Spice up your prose with sensory details

Imagine reading your favorite novel or creative nonfiction book (Cheryl Strayed’s Wild, perhaps, or Terry Tempest Williams’ Finding Beauty in a Broken World) without any sensory details.

In fact, I challenge you right now. Go pick up that book that you are reading. Flip to a page, any page. Now scan carefully for any and all sensory details.

Let us review what sensory details are: They are details that engage all five senses (Smell, Taste, Touch, Hearing, Sight). Now, I must say that as a writing teacher and coach, I see lots and lots of “sight” details in students’ writings. Visual details – how a place or a person or a thing looks – you’ve all got that down. It’s the other senses that are all too often neglected – to the detriment of your work. Sensory details bring scenes to life and allow readers to really be in that moment with the characters. Without sensory details, what could be an engaging, evocative passage that generates some kind of emotional response is, instead, bland, dull, and dry prose that doesn’t hold any reader’s attention. In fact, it may cause them to say,”See? I told you TV was more interesting and fun than books!” Heaven forbid.

So now that we are on the same page about what sensory details are, allow me to show you some examples to prove my point. I always find that examples are more vivid and convincing than straight lecture, so here we go.

This first passage was provided by Tawnysha Greene, a good friend of mine who has her first novel, House Made of Stars, coming out with Burlesque Press this year. I asked my writer volunteers to submit a passage from one of their published works with the sensory details in place (as it was or will be published) and that same passage with all sensory details removed. This first passage is from chapter 45 of T’s novel. In this scene, the father is teaching the narrator and her sister how to swim in a river.

Scene without details:

*****

I open my mouth for air, look up. “Homing pigeons,” he called them as we drove to the river. “People take them to the valley and release them,” said Daddy, “and the birds follow them back. Sometimes, they beat their masters home.”

He points to them. I close my eyes, breathe in. I smell…everything Daddy says guides these birds home.

*****

As T says, pretty awful, right? Of course her dialogue is strong, obviously, but watch what happens to this scene when she puts the sensory details in.

Scene with sensory details:

*****

I open my mouth for air, look up and see the sky, a flock of white birds overhead. “Homing pigeons,” he called them as we drove to the river. “People take them to the valley and release them,” said Daddy, “and the birds follow them back. Sometimes, they beat their masters home.”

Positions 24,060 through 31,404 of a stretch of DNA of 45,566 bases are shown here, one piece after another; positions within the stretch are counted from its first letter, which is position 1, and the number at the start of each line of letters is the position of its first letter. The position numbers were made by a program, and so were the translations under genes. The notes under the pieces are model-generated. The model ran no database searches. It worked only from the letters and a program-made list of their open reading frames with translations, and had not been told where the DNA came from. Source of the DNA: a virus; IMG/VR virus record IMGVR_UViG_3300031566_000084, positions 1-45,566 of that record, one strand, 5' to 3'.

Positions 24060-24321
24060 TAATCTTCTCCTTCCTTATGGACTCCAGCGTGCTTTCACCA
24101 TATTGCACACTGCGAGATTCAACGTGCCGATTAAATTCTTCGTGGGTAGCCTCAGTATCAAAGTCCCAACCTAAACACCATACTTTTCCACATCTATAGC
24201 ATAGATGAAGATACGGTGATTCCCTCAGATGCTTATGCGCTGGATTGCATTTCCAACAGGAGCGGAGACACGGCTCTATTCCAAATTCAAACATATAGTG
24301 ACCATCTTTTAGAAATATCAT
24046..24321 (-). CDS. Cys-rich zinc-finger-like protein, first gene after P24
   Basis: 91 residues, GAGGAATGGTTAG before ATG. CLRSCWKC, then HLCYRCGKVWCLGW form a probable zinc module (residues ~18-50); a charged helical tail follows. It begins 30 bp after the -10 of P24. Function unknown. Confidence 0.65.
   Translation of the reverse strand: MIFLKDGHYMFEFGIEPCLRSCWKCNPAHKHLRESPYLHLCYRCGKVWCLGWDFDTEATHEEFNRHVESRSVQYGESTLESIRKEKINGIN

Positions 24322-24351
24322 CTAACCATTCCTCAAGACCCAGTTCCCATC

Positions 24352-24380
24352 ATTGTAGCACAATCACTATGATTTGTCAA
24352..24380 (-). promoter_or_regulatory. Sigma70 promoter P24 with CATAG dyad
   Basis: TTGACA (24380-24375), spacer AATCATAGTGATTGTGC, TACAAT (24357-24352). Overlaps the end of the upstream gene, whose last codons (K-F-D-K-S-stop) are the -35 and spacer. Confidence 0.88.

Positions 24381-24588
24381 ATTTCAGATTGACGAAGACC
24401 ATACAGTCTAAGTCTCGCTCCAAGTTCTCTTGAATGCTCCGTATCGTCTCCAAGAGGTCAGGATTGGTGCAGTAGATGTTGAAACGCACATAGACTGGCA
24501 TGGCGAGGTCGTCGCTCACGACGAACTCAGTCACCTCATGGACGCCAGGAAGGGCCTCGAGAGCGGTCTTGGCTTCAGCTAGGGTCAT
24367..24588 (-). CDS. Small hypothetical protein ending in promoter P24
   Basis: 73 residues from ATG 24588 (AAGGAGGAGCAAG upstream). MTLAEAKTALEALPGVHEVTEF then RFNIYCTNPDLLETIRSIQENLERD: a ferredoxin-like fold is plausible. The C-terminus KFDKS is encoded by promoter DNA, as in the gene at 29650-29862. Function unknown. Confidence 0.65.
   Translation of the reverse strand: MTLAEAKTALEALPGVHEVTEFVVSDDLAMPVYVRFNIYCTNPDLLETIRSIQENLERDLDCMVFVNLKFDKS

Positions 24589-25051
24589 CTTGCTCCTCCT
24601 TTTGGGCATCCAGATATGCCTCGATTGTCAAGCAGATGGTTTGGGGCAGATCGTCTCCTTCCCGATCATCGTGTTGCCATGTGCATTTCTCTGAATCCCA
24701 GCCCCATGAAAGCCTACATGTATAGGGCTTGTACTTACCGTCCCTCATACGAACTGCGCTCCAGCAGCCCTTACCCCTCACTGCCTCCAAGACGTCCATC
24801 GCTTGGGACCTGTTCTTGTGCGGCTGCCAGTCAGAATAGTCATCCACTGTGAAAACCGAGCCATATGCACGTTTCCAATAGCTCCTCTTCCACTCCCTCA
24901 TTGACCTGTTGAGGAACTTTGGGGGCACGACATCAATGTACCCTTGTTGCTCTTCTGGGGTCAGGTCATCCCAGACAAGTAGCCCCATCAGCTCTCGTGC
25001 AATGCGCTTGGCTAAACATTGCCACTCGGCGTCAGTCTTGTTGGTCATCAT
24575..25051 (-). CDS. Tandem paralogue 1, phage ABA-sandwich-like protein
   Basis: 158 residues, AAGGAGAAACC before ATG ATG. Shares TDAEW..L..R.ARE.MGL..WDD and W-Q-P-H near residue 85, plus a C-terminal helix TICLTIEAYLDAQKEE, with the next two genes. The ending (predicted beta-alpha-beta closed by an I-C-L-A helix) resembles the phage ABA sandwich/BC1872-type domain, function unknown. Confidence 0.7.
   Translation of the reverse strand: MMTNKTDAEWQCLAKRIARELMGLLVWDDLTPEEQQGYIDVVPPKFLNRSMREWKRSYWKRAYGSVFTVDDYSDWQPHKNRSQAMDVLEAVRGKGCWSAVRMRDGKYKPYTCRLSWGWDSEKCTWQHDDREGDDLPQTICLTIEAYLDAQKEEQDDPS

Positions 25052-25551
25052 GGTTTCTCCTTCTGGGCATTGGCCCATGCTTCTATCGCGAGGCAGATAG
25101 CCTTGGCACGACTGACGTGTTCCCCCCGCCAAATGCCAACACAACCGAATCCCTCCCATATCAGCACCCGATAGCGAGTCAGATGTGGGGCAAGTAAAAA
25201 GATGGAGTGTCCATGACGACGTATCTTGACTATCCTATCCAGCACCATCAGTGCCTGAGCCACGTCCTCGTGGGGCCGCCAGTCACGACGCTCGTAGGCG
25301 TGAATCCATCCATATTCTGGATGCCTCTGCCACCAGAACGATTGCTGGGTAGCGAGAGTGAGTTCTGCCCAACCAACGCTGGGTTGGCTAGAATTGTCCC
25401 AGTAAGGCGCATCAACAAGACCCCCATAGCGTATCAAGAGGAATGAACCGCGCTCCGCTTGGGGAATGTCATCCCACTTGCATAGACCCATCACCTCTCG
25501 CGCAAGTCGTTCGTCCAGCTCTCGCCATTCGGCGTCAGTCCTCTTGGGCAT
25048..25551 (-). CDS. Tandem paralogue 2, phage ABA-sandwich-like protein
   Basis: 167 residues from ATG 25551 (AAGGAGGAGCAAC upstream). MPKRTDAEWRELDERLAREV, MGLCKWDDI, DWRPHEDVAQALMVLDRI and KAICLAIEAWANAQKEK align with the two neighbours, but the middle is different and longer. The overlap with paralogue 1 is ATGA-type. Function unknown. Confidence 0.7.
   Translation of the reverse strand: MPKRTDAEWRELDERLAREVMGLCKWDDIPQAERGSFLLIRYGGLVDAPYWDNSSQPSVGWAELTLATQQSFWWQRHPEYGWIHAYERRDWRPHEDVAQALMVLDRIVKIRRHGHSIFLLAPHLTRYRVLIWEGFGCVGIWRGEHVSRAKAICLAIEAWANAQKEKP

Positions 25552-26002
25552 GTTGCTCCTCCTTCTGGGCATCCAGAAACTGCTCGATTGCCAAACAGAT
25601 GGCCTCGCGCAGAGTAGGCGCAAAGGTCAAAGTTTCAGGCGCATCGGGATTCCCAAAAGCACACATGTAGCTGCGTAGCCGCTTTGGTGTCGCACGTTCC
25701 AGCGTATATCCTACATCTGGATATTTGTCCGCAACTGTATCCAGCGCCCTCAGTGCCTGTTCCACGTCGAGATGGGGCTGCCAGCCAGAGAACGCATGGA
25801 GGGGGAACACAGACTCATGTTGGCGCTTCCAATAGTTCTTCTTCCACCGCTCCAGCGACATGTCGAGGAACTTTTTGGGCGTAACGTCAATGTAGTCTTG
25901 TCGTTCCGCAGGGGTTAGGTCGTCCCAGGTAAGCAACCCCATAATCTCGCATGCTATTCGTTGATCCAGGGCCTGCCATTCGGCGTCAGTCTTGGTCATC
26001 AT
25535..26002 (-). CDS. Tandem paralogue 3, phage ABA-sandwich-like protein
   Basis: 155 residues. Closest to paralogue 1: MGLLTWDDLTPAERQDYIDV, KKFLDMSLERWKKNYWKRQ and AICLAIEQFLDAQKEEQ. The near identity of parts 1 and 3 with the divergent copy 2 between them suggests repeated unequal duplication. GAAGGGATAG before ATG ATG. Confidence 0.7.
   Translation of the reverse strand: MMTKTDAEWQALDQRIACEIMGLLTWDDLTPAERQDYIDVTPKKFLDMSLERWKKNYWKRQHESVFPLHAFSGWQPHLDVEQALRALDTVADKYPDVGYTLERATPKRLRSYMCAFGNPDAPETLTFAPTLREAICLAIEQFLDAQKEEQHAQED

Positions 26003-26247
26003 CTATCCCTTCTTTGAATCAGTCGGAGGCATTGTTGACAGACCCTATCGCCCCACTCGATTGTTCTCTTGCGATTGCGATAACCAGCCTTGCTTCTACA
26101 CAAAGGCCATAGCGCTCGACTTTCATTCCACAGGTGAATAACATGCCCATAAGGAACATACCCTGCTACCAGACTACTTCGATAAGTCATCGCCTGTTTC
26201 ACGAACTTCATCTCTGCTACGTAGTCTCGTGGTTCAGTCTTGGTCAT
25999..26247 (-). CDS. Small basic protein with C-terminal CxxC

He points to them, and I can feel the vibrations of his voice through his hand. I close my eyes, breathe in, and the cold is less biting than it was before. I smell the damp earth, red clay on the riverbanks, and the yellow dust on the pine trees, everything Daddy says guides these birds home.

*****

Now this passage is captivating, full of relevant sensory details that allow the reader to FEEL this place and this moment in a way that pure dialogue doesn’t allow. To read the full published version of this scene (that was originally a poem called “Homing Pigeons”), click this link.

This next passage was provided by another good friend, author Suzanne Samples. This passage appears in “Chekhov’s Toothbrush,” her award-winning short fiction piece that appears in the recently published anthology, Modern Shorts: 18 Short Stories from Fiction Attic Press.

Here is the passage without sensory details:

*****

Before I can sift through the stack of papers in the corner, I freeze. Did she forget her keys? Drop the list? Leave her wallet? Will she find me digging through her closet?

Fuck.

It’s the cat. It’s always the cat.

The cat shoves her paw under the bedroom door. The same paw that knocked my toothbrush into the toilet and created this whole mess. Without a doubt, I know that the cat has knocked over the soda I left on the counter.

I will deal with that mess later.

The mess in front of me needs me more.

*****

The action and movement is this scene is captivating and raises questions, but watch what happens when Suzanne adds the sensory details.

Passage with sensory details:

*****

Before I can sift through the stack of papers in the corner, I hear a crash and freeze. Did she forget her keys? Drop the list? Leave her wallet? Will she find me digging through her closet like a mole rat searching for a worm?

I feel just as naked.

Bang. Drip. Fuck.

It’s the cat. It’s always the cat.